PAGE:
A top Facebook executive’s show of support for Supreme Court nominee Brett Kavanaugh has caused a rift within the company, angering employees and forcing its leaders to put some distance between Facebook and its own head of public policy, according to a New York Times report.
The Times reported Thursday that Joel Kaplan apologized last week after appearing behind Kavanaugh at an emotional confirmation hearing before the Senate Judiciary Committee. The two are close friends who worked alongside each other in the George W. Bush White House.
“I want to apologize,” Kaplan wrote in a note to employees. “I recognize this moment is a deeply painful one — internally and externally.”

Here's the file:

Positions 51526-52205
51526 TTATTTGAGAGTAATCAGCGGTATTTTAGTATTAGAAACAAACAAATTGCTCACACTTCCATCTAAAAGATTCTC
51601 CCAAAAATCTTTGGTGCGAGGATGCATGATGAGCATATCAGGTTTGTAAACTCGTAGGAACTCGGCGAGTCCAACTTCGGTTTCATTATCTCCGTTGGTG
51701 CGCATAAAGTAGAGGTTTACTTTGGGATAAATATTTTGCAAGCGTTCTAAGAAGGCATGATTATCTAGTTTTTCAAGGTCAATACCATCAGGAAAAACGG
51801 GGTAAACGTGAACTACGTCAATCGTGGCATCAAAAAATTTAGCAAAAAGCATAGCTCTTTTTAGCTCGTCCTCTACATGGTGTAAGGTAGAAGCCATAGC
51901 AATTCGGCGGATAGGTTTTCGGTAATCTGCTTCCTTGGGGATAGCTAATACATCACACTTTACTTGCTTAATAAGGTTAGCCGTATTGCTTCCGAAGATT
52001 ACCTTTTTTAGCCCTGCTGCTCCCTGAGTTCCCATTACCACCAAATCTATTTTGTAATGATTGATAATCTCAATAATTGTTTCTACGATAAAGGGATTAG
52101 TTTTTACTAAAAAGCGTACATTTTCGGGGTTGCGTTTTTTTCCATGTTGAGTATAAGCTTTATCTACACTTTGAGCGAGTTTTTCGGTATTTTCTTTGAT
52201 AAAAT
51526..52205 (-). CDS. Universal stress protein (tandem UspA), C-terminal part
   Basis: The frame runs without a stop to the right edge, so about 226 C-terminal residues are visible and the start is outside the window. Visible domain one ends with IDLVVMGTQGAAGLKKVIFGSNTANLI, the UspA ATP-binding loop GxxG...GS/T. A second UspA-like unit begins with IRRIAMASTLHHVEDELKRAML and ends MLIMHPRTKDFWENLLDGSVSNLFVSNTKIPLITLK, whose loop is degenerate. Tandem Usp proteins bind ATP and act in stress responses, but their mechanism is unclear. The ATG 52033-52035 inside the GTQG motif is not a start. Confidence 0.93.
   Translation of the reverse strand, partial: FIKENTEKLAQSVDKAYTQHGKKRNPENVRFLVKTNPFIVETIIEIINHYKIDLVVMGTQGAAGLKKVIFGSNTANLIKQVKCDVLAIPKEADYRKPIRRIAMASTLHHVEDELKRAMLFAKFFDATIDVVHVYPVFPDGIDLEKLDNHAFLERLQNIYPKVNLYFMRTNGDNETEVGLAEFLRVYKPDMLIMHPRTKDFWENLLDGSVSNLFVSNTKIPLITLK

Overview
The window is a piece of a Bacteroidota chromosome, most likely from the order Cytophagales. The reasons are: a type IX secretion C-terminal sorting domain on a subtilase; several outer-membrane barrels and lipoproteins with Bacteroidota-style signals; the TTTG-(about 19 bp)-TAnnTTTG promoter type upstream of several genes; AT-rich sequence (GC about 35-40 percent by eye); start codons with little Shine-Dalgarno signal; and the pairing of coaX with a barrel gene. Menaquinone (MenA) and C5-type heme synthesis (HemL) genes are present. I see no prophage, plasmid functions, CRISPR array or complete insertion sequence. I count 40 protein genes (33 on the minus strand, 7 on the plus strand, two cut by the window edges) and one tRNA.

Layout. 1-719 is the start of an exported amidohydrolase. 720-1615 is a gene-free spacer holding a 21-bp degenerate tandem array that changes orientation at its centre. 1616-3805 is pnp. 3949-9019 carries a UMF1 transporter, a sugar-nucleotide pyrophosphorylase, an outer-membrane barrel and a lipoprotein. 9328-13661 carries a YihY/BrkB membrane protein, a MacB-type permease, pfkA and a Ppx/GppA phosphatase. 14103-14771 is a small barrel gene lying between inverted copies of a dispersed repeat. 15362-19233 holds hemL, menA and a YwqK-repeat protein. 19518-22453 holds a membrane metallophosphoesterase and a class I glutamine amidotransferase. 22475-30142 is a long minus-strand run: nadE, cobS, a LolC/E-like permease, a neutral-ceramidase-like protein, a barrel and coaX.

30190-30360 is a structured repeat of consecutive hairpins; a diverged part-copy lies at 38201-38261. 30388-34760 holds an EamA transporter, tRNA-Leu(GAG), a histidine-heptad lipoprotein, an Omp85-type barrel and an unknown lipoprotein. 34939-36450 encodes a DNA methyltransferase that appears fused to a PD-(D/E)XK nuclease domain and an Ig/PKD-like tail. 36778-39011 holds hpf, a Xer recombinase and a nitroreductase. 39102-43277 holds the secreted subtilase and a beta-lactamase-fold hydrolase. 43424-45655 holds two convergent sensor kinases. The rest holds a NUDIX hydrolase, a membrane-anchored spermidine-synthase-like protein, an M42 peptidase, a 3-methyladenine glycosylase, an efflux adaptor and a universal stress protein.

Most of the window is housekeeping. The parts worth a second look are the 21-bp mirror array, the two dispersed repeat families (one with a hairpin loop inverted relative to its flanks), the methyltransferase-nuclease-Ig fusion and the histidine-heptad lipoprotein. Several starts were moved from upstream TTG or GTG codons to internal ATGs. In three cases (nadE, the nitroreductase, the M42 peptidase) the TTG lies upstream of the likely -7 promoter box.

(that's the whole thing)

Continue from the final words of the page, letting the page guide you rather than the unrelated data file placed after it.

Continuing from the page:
Employees had taken to internal message boards to express anger over Kaplan’s appearance at the emotionally fraught hearing, which saw Christine Blasey Ford testify about her allegations that Kavanaugh sexually assaulted her in the early 1980s, and targeted other executives for seemingly brushing off their concerns.
“Let’s assume for a minute that our VP of Policy understands how senate hearings work,” a program manager wrote on an internal message board, according to the Times. “His seat choice was intentional, knowing full well that journalists would identify every public figure appearing behind Kavanaugh. He knew that this would cause outrage internally, but he knew that he couldn’t get fired for it. This was a protest against our culture, and a slap in the face to his fellow employees.”
The rifts come as Facebook is dealing with the fallout over the massive data breach it announced last week and the high-profile departures of Instagram’s co-founders.